K-Selection in “The Dosadi Experiment”

Frank Herbert’s novel “The Dosadi Experiment”, The_Dosadi_Experimentpublished in 1977, is second only to his 1966 novel “Dune”. It is a deeper exploration of the effects of hyper-competitive K-selecting environments on societies. I consider Frank Herbert to be a great science fiction author, and without a doubt, the greatest author of what I’d call ‘social science fiction’. If you haven’t read “Dosadi”, I highly recommend it (and you may want to stop reading this article; it contains spoilers). Reading the inferior prequel, “The Whipping Star”, is optional.

In “The Whipping Star”, Herbert introduces the Bureau of Sabotage (or BuSab). It acts as a watchdog over government power, originating as a terrorist organization before becoming a legitimate branch of government. From the Wikipedia article:

Sometime in the far future, government becomes terrifyingly efficient. Red tape no longer exists. Laws are conceived of, passed, funded, and executed within hours, rather than months. The bureaucratic machinery becomes a juggernaut, rolling over human concerns and welfare with terrible speed, jerking the universe one way, then another, threatening to destroy everything in a fit of spastic reactions. In short, the speed of government goes beyond sentient control.

BuSab began as a terrorist organization whose sole purpose was to frustrate the workings of government in order to give sentients a chance to reflect upon changes and deal with them. Having saved sentiency from its government, BuSab was officially recognized as a necessary check on the power of government. It provides a natural (and lucrative) outlet for society’s regular crop of troublemakers, who must be countered by society’s regular crop of “do-gooders”.

First a corps, then a bureau, BuSab gained legally recognized powers to interfere in the workings of any world, of any species, of any government or corporation, answerable only to themselves. Their motto is, “In Lieu of Red Tape.”

Forbidden from committing acts of sabotage against private citizens, BuSab acts as a monitor of, and a conscience for, the collective sentiency, watching for signs of anti-sentient behavior by corporate or government entities and preserving the dignity of individuals. Some essential functions of government are immune from BuSab by statute. BuSab is opposed by such organizations as the “Tax Watchers” who have successfully lobbied to grant themselves the same immunity from BuSab enjoyed by agencies such as public utilities.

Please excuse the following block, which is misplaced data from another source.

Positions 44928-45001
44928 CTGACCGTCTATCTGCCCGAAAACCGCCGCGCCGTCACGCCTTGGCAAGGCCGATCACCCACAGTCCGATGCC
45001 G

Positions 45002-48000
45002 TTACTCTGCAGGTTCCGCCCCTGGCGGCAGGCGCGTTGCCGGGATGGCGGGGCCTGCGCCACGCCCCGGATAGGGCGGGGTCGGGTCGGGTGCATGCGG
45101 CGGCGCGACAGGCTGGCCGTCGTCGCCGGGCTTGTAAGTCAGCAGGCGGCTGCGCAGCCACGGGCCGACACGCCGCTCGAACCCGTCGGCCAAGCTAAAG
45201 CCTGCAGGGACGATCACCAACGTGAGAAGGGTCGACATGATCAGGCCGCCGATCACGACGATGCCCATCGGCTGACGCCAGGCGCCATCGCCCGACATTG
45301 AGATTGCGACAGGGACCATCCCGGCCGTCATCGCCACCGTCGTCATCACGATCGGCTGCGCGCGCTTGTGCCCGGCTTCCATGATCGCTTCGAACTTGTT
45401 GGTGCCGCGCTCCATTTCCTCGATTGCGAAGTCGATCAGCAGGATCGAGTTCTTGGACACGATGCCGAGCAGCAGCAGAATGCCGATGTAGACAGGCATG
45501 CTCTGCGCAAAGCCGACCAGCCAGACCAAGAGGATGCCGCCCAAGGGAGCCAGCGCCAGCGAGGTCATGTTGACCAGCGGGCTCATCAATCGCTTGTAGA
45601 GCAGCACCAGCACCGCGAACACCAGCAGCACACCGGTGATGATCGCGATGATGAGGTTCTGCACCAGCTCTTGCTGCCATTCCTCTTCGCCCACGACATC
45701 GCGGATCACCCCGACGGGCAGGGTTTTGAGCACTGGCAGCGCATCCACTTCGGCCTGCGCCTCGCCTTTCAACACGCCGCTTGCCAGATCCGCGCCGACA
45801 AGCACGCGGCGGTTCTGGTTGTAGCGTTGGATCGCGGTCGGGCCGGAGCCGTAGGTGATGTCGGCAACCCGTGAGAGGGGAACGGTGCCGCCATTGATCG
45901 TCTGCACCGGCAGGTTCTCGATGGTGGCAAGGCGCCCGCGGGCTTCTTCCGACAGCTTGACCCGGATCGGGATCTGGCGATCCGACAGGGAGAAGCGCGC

Note how BuSab is focused on protecting individual rights from government and corporate abuse, much as the US constitution attempts to. The way BuSab prevents itself from becoming bloated is via institutionalized competition:

BuSab monitors even itself and employs sabotage to prevent the agency from slipping into hidebound stasis. Agents are promoted to the head of the organization by successfully sabotaging the Secretary. By the same token, there is no term limit imposed on the Secretary of the Bureau of Sabotage. As long as he is alert enough to avoid being sabotaged, he remains qualified to lead BuSab.

In “The Dosadi Experiment”, Herbert envisions an experiment on a colossal scale to determine the impact of living in an incredibly hostile environment. While the Fremen and the Sardukar in his novel “Dune” are examples of races honed by living in extremely K-selective environments, Dosadi takes the idea to a far greater extreme:

Generations ago, a secret, unauthorized experiment by the Gowachin [an amphibious alien race] was carried out with the help of a contract with the Calebans [powerful inter-dimensional beings]. They isolated the planet Dosadi behind an impenetrable barrier called “The God Wall”. On the planet were placed humans and Gowachin, with an odd mix of modern and old technology. The planet itself is massively poisonous except for a narrow valley, containing the city “Chu”, into which nearly 89 million humans and Gowachin are crowded under terrible conditions. It is ruled by a dictator, many other forms of government having been tried previously. The culture of ordinary day-to-day power in Dosadi is very violent. Among other tools, addictive psychotropics are used for handling power among hierarchies in organizations.

It is hard to imagine a more competitive environment, and indeed, it creates people of almost superhuman intellect:

A born troublemaker, Jorj McKie [the protagonist] finds BuSab to be a natural outlet for his tendencies. But McKie’s success as a BuSab agent is really the result of a formidable intelligence and an exquisite sensitivity to the traditions of other races combined with the ability to adapt to any circumstances. However, when sent by the agency to Dosadi as their “best”, he is like an infant in swaddling clothes in comparison to a people honed by fifteen generations of violence.”

Much the same way that the legions of the Fremen rampage across the galaxy at the end of “Dune”, spreading the cult of Muad-dib, the Dosadi are freed at the end of the novel:

By legal maneuvering, the Dosadi population is unleashed upon the ConSentiency for good or ill, whilst the people who set the project in motion try to deal with the consequences, having sent McKie there hoping a solution more in their interest could be found.

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About jimbelton

I'm a software developer, and a writer of both fiction and non-fiction, and I blog about movies, books, and philosophy. My interest in religious philosophy and the search for the truth inspires much of my writing.
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